The telogen phase occurs for a duration of 2-4 months. Around 14% of your hair rests at this time, allowing for the replacement of old hair with new ones. Telogenhair strands are those which shedwhen you shampoo or comb your hair.
Treatment for this condition would depend on the trigger. For example, if stress causes the telogen effluvium, a change in lifestyle might be prescribed.
Loose Anagen Syndrome
Although loose anagen syndrome can be seen in boys, it is more predominant in girls between the ages of 2-6 years. It mostly affects those with blonde to light brown hair.
The disorder is characterized by anagen hairs being easily and painlessly plucked from the scalp.
The anagen phase occurs when hair follicles are actively growing, versus the telogen phase when they are dormant.
With loose anagen syndrome, anagen hair never seems to grow out and strands are noticeably thin, especially at the back. Hair follicles seem, as the syndrome states, “loose”. Although a particular cause is yet to be determined on why the hair is loose, the inner root sheaths (those which anchor hair follicles) of people with loose anagen syndrome were found to be structurally abnormal.
A “pull test” is usually done to determine if an individual has loose anagen syndrome.
Rather than a physical illness, trichotillomania is a psychological disorder which involves a compulsion to pull out one’s hair, including hair from the scalp, eyebrows and other parts of the body. Sometimes, individuals with this compulsion even bite, chew, and eat their hair.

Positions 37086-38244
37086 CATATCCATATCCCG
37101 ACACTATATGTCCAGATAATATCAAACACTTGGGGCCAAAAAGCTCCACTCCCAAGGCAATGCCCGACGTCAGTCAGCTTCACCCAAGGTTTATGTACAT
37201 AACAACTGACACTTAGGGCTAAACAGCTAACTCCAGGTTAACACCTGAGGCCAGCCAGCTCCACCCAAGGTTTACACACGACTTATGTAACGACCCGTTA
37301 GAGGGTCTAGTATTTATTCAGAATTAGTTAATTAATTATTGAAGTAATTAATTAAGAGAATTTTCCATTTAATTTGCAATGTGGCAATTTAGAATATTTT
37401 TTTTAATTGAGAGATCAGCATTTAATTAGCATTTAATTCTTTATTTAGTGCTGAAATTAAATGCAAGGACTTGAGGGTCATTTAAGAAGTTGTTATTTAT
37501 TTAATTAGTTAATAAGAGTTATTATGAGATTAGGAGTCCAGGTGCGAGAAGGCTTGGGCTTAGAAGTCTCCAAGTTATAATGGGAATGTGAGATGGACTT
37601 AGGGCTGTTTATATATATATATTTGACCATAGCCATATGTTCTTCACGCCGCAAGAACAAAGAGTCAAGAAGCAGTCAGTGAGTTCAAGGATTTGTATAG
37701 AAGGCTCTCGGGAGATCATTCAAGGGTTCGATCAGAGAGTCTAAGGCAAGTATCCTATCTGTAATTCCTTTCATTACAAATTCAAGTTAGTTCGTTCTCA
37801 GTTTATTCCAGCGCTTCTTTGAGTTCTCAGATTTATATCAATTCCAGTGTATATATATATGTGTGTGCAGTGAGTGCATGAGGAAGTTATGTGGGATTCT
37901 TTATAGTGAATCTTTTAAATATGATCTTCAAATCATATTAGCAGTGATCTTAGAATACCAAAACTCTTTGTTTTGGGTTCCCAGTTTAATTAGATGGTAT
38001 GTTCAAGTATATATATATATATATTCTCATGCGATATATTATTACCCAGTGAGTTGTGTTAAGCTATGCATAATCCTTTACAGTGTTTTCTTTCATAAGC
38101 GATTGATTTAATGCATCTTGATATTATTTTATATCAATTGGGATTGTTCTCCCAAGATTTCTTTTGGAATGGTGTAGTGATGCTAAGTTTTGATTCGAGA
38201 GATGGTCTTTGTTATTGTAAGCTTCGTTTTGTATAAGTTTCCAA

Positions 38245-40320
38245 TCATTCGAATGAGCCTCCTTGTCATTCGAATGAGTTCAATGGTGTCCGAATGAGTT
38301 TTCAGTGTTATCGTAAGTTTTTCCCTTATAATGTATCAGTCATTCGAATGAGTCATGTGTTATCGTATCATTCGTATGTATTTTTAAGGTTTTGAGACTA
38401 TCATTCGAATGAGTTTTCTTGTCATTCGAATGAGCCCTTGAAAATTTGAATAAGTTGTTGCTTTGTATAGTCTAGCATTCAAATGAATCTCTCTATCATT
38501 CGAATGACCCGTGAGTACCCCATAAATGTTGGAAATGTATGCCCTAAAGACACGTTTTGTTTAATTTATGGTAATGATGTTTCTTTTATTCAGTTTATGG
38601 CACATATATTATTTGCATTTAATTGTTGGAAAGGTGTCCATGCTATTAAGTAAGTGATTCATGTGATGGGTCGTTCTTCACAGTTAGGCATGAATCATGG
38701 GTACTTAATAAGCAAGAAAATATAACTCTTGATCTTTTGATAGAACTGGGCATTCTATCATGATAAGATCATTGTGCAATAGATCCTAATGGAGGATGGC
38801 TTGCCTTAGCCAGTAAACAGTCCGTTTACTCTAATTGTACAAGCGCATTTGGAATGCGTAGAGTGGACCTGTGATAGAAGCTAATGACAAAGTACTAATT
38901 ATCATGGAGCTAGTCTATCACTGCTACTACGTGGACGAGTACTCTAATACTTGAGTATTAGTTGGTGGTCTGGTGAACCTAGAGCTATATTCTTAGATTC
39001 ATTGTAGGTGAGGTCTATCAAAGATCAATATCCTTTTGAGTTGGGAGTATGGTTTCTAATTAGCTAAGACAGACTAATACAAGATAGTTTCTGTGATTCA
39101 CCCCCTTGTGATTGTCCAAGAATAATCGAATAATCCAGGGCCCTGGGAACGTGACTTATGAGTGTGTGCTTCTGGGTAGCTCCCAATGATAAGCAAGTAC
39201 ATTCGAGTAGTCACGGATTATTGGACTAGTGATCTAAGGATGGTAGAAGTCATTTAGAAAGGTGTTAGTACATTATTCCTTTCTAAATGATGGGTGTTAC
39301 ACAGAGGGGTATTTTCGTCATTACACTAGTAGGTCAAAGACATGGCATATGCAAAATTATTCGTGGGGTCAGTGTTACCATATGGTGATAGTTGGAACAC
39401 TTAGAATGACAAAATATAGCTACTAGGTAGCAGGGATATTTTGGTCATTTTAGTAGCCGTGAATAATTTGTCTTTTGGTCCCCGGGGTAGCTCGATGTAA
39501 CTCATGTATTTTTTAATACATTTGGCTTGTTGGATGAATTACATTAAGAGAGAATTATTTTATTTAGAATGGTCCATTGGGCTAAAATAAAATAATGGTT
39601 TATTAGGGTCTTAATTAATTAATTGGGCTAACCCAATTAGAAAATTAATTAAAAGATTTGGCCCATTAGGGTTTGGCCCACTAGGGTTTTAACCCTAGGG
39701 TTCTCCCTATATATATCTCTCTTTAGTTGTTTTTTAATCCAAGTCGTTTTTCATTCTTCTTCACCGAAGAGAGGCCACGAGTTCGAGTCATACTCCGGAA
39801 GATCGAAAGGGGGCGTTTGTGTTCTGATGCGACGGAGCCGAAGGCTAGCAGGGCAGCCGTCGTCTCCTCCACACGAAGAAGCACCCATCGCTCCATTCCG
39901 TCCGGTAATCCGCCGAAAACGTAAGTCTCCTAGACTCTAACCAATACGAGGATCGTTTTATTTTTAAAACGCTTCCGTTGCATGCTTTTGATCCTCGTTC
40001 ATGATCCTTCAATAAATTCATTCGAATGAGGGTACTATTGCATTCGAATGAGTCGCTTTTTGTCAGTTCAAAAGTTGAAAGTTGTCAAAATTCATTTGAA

Stress or anxiety usually induces hair pulling and acting on the impulse allows the individual to feel relieved and satisfied.
Affecting more women than men, trichotillomania usually develops during adolescence.
Hair pulling results in patchy bald spots, anduneven and broken hair. In turn, these physical signs affect a person’s self-esteem and social and work life.
The said condition is chronic and severity is unpredictable as time progresses.
Before a physical treatment is administered, it is vital that the psychological impulse is addressed first.
Currently, we are only treating female pattern hair loss in our New York locations because of the staff present to help with both the physical and psychological effects of hair loss in women. You can book your consultation by calling us in Manhattan at (212) 265-8877, or Garden City, Long Island at (516) 742-4636, or fill out the contact form below so we can get back to you.